My daughter’s ballet school took a week to prepare for conducting classes via the Zoom interactive meeting software. I was dubious at first, but my 3-year-old was active and engaged for the better part of 45 minutes. Will her May recital go on as planned? Almost absolutely not. But will the business have to refund tuition to parents because it’s unable to provide dance instruction? No.

Online Business Essentials During Covid-19

So what are the key digital technologies businesses can leverage to stay afloat?

  • The big one: a website—a responsive website. If your current site does not display or function properly on all screen sizes and devices, i.e., smart phones and tablets, you are losing out on potential business. This isn’t as scary as it sounds. At Upper Notch, we can develop your new or redesigned website without interrupting your current site. The switch will be seamless when you are ready to go live—you can keep your current url.
  • Online ordering / e-commerce capabilities. You could handle all orders by phone, like the garden center featured above, but if you expect high call volume during certain hours or can’t guarantee someone to answer the phone all day (homeschooling, anyone?), this functionality is important. It also provides customers, who are also operating on unusual or strained schedules, flexibility in ordering.
  • A complete, branded Facebook business page. Don’t have the budget to launch even a brochure-style (one long, scrolling page) website? This is your next best option for being present (and searchable) online for customers to get updated information about your products and services. Retail shops without e-commerce can even temporarily shortcut that hurdle by featuring their wares online throughout the day, allowing customers to place orders for delivery. One thing is true: Everyone has more time to shop from home…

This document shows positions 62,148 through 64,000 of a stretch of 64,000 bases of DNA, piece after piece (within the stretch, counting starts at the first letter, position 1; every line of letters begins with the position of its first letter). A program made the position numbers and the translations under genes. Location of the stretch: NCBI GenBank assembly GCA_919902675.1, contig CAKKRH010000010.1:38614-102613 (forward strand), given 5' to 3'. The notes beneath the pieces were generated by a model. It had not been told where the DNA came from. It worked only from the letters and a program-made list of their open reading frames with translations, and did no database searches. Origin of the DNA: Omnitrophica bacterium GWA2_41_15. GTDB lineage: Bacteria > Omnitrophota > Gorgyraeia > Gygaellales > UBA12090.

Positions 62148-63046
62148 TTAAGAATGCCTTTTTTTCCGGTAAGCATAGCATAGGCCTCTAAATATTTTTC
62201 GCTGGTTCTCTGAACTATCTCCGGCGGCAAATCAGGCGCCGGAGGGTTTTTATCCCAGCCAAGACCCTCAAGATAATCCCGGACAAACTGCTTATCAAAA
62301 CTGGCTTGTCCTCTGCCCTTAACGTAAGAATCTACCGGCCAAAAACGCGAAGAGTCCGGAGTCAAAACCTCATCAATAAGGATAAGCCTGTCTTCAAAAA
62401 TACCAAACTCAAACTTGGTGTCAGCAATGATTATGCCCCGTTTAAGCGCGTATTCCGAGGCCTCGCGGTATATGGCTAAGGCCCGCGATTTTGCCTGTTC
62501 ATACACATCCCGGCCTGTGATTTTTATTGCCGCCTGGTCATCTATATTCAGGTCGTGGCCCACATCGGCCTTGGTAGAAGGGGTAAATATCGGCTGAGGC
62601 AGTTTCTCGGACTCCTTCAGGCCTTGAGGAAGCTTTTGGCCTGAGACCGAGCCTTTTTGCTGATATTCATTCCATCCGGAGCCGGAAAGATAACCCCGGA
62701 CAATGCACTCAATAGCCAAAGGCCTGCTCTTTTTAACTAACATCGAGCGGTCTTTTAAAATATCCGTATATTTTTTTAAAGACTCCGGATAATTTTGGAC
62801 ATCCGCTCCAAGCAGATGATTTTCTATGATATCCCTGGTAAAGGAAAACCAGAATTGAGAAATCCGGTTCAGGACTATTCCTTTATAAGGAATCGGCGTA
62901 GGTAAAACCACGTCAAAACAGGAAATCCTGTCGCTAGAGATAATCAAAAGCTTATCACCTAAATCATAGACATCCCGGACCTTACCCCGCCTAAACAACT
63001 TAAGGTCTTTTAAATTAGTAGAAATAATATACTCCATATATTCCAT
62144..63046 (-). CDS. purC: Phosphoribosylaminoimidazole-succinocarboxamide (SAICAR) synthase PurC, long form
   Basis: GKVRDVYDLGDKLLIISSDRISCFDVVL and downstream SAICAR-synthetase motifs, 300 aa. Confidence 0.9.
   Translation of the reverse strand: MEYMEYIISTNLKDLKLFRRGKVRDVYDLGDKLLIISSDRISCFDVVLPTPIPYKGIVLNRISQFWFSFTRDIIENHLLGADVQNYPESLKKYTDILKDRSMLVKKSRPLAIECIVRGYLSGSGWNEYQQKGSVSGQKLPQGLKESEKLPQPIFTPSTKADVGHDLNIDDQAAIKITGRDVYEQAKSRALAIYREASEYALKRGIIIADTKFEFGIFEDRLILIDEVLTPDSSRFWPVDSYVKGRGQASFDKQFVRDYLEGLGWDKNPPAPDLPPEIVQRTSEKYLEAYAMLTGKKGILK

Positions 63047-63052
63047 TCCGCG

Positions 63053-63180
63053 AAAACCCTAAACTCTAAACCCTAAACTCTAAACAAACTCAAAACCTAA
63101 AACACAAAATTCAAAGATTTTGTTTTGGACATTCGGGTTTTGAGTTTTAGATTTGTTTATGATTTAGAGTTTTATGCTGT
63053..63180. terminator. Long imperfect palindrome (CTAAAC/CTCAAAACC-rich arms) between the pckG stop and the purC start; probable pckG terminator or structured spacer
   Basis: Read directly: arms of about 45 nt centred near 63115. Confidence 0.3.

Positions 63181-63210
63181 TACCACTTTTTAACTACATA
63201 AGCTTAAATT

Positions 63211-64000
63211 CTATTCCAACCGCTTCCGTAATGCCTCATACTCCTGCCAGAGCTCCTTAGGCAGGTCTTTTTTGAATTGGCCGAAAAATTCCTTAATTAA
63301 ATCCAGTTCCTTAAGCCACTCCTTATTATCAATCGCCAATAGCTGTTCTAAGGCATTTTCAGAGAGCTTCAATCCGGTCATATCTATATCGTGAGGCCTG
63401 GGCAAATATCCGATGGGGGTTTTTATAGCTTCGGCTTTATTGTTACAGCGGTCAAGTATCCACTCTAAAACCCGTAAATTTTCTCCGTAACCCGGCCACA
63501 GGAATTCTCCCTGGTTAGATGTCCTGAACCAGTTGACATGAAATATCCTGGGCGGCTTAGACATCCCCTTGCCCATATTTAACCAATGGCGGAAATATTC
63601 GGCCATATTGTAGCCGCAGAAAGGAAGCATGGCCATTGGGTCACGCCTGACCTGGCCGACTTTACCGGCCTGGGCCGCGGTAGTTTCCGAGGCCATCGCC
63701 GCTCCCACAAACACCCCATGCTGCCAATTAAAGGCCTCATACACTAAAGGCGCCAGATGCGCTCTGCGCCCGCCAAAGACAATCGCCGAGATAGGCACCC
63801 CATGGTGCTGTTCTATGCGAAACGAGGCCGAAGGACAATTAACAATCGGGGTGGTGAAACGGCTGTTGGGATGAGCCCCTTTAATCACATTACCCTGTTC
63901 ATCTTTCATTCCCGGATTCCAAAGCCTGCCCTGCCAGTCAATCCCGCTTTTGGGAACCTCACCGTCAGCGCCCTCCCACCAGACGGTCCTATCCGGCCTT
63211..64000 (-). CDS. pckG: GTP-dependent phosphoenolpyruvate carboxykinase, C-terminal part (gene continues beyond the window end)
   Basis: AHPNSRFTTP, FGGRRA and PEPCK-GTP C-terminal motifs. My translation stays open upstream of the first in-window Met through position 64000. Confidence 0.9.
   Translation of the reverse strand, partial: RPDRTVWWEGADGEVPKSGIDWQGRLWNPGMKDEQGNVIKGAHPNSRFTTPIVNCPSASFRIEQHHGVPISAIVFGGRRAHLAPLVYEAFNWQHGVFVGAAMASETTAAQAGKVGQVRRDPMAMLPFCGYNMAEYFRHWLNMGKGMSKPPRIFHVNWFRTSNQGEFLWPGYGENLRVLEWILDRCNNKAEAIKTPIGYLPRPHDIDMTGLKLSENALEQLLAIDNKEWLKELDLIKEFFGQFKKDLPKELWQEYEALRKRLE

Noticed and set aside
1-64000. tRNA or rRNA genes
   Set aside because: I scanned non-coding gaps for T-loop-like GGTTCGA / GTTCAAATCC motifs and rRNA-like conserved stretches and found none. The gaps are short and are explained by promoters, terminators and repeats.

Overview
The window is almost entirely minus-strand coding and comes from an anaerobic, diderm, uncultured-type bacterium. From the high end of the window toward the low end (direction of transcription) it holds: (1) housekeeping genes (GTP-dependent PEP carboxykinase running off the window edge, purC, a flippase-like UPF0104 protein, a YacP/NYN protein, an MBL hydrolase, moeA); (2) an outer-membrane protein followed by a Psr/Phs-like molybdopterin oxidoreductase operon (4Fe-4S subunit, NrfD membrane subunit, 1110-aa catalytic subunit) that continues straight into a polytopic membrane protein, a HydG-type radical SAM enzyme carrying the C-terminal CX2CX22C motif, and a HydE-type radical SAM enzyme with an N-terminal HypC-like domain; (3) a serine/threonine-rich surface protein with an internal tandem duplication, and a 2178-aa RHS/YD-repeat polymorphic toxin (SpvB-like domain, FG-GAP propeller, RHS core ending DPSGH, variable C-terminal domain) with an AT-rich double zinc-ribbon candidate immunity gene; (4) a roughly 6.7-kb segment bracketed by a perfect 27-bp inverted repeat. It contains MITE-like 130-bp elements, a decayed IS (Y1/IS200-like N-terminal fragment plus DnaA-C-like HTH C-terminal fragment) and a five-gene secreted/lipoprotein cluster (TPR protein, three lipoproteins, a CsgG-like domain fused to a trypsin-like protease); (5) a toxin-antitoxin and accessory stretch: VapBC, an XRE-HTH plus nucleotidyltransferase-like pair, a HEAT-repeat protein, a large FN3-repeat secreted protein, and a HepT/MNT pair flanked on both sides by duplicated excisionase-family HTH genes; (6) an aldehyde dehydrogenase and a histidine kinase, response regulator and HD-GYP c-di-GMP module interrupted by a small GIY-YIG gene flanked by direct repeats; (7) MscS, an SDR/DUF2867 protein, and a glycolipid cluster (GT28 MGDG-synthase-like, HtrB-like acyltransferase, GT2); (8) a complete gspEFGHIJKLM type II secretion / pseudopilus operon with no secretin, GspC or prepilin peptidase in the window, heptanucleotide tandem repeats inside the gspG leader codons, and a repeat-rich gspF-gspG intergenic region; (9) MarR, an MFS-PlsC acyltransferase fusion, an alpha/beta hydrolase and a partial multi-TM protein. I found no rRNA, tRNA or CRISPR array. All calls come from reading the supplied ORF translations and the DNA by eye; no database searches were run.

• A brand! A logo, a tagline, a recognizable identity. Your cozy storefront on Main Street is no longer drawing in a steady stream of shoppers. How will they know it’s you as you pop up across various social media platforms or in Google search results? If you have resisted getting a professionally designed logo in the past, now is a great time to refresh and take a step forward for your business.
  • Various social media business accounts. Instagram, Twitter, LinkedIn, Houzz…which platforms you set up a presence on depends on your unique business and industry. But you should be somewhere, keeping your marketing message in front of potential customers and reminding them of the efforts you are making to provide your same excellent services, even during the crisis.
  • Email marketing. Schools, town governments, organizations—the world is running on email in this time of limited in-person contact. Email marketing providers, like Mailchimp and ActiveCampaign, streamline the process of building a mailing list and planning out regular emails to your audience of previous and potential customers. Send updates about services, product offerings, new blog and video postings, promotions, and more.

If you have an idea for transitioning and marketing your business online but need help with the development and strategy, contact Upper Notch today. Our services include website design and development, digital design, logo and branding, copywriting and content marketing, and print design for direct mail and marketing materials. We can figure out a plan to get you up and running, quickly and efficiently, so you can get back in touch with customers and continuing to “carry on” with the new normal, for now.